Chinese private equity keeps on rocking the world

ZZ Capital moves into ZZ Top territory, setting up an $812 million deal for a Texas-based index provider, continuing a trend of Chinese PE funds sealing deals as corporates stay home.

Texas has long been synonymous with one of its most famous musical products: ZZ Top, a Houston band that's been rocking the world since 1969.

Now there's a new ZZ in town: private equity fund Zhongzhi Capital, better known as ZZ Capital, is planting its flag in the Lone Star State with the purchase of Alerian, a provider of market intelligence services and indices in the energy and master limited partnership (MLP) sector.

The deal, being handled by ZZ's Hong Kong-based platform ZZ Capital International, underlines a growing trend in Chinese outbound M&A: while corporate giants are reined in by regulators or financial difficulties, private equity funds are still tying up deals around the world. The funds are fuelled by growing wealth and ample liquidity in the country, as well as rising investor sophistication and their eye for international assets.

The value of outbound deals by Chinese PE firms and strategic investors doubled last year to $185 billion, according to Mergermarket. A survey by MVision Private Equity Advisers and London Business School, cited by Private Equity International in March, found more than a quarter of general partners said they lost out to a Chinese bidder in an auction during 2016.

The trend was further underlined last week, when a Chinese consortium backed by PE firms including HOPU and Hillhouse Capital and Bank of China Group Investment won the bid for Singapore-listed Global Logistic Properties (GLP), in what was Asia’s largest private equity buyout deal to date ($11.6 billion). The consortium fought off another group led by Warburg Pincus in the final stage of the auction, while squeezing out the likes of Blackstone, Temasek, RRJ Capital and Prologis earlier on.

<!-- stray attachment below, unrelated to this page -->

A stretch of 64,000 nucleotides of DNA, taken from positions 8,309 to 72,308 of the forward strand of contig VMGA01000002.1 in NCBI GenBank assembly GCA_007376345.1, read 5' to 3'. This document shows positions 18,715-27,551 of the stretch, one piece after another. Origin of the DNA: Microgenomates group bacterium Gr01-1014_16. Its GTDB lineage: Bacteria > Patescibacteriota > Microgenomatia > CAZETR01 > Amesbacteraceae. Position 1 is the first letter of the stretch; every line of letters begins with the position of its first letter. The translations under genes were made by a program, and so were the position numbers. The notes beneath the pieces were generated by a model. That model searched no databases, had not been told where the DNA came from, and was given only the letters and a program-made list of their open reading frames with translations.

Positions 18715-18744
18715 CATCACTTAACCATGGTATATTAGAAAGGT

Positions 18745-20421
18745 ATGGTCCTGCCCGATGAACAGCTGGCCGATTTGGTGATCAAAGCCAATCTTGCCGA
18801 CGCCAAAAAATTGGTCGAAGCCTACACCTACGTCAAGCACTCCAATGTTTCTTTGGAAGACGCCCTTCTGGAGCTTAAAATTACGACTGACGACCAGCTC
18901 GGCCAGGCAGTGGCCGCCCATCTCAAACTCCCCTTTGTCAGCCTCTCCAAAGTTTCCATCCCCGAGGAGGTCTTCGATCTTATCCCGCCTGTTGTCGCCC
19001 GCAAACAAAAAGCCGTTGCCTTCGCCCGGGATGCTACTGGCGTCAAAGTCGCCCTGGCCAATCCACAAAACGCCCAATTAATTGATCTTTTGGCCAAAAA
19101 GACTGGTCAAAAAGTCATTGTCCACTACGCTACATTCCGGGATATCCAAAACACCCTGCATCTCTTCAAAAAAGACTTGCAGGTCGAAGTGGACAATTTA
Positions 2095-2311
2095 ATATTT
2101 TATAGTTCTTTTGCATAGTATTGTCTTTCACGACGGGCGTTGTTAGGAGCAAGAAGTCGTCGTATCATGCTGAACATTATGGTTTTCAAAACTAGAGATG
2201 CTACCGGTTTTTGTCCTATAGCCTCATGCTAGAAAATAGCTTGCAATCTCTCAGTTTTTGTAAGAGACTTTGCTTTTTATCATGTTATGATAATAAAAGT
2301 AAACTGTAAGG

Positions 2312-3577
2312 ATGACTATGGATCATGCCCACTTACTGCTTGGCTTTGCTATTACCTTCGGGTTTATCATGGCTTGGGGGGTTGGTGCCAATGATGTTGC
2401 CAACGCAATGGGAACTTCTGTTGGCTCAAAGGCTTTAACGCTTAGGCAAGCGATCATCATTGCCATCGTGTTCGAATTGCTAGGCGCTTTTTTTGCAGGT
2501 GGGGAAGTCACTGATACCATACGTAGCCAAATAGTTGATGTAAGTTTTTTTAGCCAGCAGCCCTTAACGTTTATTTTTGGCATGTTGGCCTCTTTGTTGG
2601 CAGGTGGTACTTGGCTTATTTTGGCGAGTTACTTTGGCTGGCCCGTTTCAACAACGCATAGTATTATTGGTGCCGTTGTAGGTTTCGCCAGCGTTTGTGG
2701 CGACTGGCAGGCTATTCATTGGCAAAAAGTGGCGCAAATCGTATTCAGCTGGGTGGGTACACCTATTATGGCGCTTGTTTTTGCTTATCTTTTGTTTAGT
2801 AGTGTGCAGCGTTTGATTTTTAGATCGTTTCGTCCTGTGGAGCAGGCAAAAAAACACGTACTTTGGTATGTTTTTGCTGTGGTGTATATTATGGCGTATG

What's more, at a time of regulatory curbs on Chinese companies’ outbound investment and a tougher foreign exchange policy environment since November, market participants say private equity funds that have dollars, or platforms to raise financing, offshore will be better placed to do deals. In the GLP deal, for example, a source said one key consideration for GLP was making sure all of the Chinese consortium’s money was offshore so it would be more likely to complete the deal within a defined timeframe.

This reflects the views consultancy PwC expressed in a February report. It said that this year: “In outbound activities, the market will favour financial investors with access to capital denominated in US dollar”.

Everything's bigger in Texas

ZZCI would not be drawn on how it intended to get its hands on the funding for the deal. Its market cap on Hong Kong's Growth Enterprise Market is more than $200 million, yet concluding the deal will cost an initial $582 million in cash and the issue of rollover units, with up to $230 million in further earnout payments if Alerian meets certain revenue targets for each of the next four years, according to a July 14 filing to the exchange.

A spokesman for ZZCI would say only that “we are confident that we will have access to the required debt and equity capital, offshore and in compliance with policies and procedures, to consummate the transaction”.

ZZCI said in the announcement that the transaction was expected to close prior to the end of its 2018 fiscal year, subject to receipt of required regulatory approvals and customary closing conditions. That suggests it is confident it will not hit any hurdles with the Committee on Foreign Investment in the United States (Cfius).

“We do not expect any US government intervention in the transaction. Alerian will continue to be run by its current management team and operate on that basis,” the spokesperson for ZZCI said.

ZZ who?